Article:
June 16, 2012

Conscious Waste Project: Week Four

In an effort to reduce my families waste, I'm starting Marvelous Adventures' very first series. The theme of the series is quite simple: Zero Waste. We're focusing right now on what goes in our garbage can - the recycling can will be dealt with another time. Feel free to learn from our mistakes

Week Four
Week Three Results
The Bathroom
I must confess, I nearly gave up on the project this last week. Several times, in fact. Why, you might ask? Because we had some really major setbacks this week and it was depressing. Our trash toll is the highest yet this month and I literally broke into tears when I counted it up. We switched back to disposable diapers because my little brother is allergic to the cloth ones (wtf?!), and we succumbed to several frozen-junk-food binges. However, I know nothing that is worth it is easy, so I'm pushing through. This project is too important to give up on. Let this be a testament that zero-waste isn't always easy, but it's worth it in the end, and eventually it will work out. It'll just take time. Lots, and lots, and lots of time

As for the bathroom project in and of itself, we minimized our bathroom and filled almost an entire garbage can with all the chemical-ridden crap molding under our sink. We're working through the last bottle of toothpaste, mouthwash and individual flossers. After that, I'll be making my own. Stay tuned for a homemade, all-natural whitening mouthwash recipe later this month (there will be no man-made chemicals!) And while we didn't switch to a composting toilet (my mom wouldn't budge on this one), our bathroom trash can is unneeded now (I'm very happy to get rid of it! Yay!!).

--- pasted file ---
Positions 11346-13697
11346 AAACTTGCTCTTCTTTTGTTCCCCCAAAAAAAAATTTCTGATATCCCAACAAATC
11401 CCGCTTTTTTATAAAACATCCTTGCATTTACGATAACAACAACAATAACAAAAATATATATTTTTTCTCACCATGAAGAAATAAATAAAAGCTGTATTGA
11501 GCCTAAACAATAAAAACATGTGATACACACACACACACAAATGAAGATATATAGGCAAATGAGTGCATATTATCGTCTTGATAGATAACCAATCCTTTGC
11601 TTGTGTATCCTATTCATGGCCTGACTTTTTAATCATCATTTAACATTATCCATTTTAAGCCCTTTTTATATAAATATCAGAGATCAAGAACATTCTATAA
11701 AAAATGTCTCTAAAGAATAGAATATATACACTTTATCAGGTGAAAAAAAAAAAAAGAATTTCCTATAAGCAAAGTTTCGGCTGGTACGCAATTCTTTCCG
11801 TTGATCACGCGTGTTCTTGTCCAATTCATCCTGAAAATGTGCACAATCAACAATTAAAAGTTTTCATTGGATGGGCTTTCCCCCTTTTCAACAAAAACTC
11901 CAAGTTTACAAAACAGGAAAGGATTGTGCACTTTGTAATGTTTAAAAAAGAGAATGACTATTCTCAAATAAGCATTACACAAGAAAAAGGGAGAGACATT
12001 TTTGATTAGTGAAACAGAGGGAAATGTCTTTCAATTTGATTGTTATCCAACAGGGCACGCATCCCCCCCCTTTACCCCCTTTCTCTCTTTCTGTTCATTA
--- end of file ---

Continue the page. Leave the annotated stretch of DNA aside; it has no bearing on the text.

Project 4

One of the major obstacles I've ran into the last couple weeks is my lack of a backbone. I haven't had the strength to tell the kids "no, no over-packaged cheese sticks". I haven't had the courage to refuse receipts. I haven't had the courage to tell myself "no, I don't need cocoa puffs". I haven't had the courage to ask "2 Italian loaves, no packaging please" at the bakery or "1 pound of cheese, in my jar please" at the cheese counter. And I need to get over it. So, here's what I'll be focusing on for our very last project:
  • Telling the kids no, and offering them zero-waste alternatives when no would be mean(like bulk chocolate-covered pretzels instead of potato chips)
  • Refuse receipts. Period.
  • Resist junk-food cravings.
  • Don't go grocery shopping hungry and stick to my list.
  • Ask for bread at the bakery at least once, packaging free.
  • Ask for cheese at the cheese counter in my jar, at least once.
Wish me luck.

Last Week's Trash
Total: 2 bags worth
  • Leftovers (spaghetti, potato chips, crab salad, yogurt, sandwich, cereal, etc.)
  • Food Packaging (raspberries, cream cheese, potato chips, yoplait individual yogurts, cheese sticks wrappers, lasagna, ice cream, milk caps, peanut butter, cornbread, cocoa puffs, cream cheese, popcorn, frozen juice, milk caps, cheese, oregano, tater tots, ice cream sandwich wrappers, bottled water caps, honey, etc.)
  • Disposable diapers (I'm not even going to bother to count these...)
  • Individual flossers (working through the last few, figured we'd use them instead of just tossing them unused)
  • Baby wipes
  • Tissues (3/4 the amount we used to go through, though, since I use hankies now)